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WP Comms and Multicultural Teams

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WP Comms and Multicultural Teams

  1. 1. 01 How to build multicultural teams with clear communication. Back to Babel: Overcoming Communication Challenges in Multicultural Teams Nick Royle
  2. 2. 02 How to build multicultural teams with clear communication. 03 Contents Lost in translation? Getting past communication barriers within your multicultural team The most common challenges Requirements for successful intercultural communication Groups that adapt achieve the most success 04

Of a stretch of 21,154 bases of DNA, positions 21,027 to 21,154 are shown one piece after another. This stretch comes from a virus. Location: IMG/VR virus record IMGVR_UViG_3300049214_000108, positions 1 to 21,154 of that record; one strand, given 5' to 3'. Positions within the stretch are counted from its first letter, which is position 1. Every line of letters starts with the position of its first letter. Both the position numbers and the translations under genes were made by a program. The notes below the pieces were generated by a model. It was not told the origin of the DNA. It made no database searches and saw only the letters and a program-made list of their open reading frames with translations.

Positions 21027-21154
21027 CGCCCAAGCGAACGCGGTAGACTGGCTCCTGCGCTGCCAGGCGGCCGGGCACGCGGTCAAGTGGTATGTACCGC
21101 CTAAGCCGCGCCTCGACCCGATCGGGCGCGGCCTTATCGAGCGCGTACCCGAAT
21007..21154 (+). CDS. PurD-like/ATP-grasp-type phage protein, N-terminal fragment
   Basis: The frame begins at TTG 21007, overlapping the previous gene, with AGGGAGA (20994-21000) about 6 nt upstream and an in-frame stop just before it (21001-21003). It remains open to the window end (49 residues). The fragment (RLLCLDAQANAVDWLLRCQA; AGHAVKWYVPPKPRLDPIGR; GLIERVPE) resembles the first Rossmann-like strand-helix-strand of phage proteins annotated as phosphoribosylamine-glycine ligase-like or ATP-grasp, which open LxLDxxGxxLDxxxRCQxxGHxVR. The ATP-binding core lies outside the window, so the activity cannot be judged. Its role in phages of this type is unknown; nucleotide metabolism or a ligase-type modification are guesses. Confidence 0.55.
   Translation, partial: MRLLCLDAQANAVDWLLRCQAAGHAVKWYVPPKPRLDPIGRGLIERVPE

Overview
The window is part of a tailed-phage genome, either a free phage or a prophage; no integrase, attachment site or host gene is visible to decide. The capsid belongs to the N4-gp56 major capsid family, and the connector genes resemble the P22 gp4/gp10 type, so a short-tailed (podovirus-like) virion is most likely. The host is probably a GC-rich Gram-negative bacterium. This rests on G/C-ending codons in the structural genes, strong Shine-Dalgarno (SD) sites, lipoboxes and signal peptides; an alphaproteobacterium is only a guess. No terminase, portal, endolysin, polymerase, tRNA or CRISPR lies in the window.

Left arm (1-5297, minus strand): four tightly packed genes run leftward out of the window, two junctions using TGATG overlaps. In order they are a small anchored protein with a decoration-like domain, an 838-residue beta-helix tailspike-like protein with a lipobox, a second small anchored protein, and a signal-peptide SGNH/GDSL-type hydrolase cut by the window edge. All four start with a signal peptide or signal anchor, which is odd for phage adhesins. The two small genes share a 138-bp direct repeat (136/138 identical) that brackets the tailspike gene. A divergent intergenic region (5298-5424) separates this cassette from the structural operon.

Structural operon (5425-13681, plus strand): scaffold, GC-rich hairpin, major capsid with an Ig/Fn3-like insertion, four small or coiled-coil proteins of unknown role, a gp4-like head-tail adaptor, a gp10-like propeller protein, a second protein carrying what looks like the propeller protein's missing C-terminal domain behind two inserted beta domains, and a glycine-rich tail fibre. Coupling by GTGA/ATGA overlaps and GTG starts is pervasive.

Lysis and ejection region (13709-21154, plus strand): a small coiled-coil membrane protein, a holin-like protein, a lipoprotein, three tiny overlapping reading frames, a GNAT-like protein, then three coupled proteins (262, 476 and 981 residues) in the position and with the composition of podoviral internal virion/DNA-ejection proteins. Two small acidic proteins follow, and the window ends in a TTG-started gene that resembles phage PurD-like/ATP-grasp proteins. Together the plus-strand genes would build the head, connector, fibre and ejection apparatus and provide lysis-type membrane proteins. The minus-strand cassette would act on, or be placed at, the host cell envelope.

3. 3. 03 How to build multicultural teams with clear communication. Lost in translation? Getting past communication barriers within your multicultural team Within the workplace, multicultural teams have become the norm, with team members bringing different values, assumptions, and patterns of behavior to the group. To work effectively within such environments and maximize knowledge transfer, it has become increasingly important to cultivate a global mindset and understand the impact of cultural differences on everyday business practices. This white paper will explore the dynamics of intercultural communication, the importance of cultural awareness with regard to business practices, and strategies for managing and working within multicultural teams. The most common challenges Language doesn’t just occur through syntax, grammar, and the spoken or written word. It’s a flexible method of communication that incorporates gesture, shared understanding, humor, and -- most importantly -- another person to receive and respond to that communication. Multicultural teams run into trouble when the individuals involved are unable to identify the differences that exist within their own and the other members’ communication styles. These include: The language barrier: This is the most obvious. How do you communicate with someone who doesn’t speak a word of the same language as you? Or only a few basic phrases? The contextual challenge: What does a given message mean within the context of the other interactions and conversations occurring before, simultaneously or in the future? The objective: Does the message matter most, or is the delivery more important? Are truth and transparency a must, or does it depend on the circumstances? The cultural lens: How does an individual from a different culture interpret meaning? How can certain behaviors or actions differ from one culture to another? Here, from the Harvard Business Review, are examples of how these differing communication styles can create conflict: A Latin American member of a multicultural consulting group was frustrated with his inability to communicate effectively. He told the Review, “Many times I felt that because of the language difference, I didn’t have the words to say some things that I was thinking. I noticed that when I went to these interviews with the U.S. guy, he would tend to lead the interviews, which was understandable but also disappointing, because we are at the same level. I had very good questions, but he would take the lead.”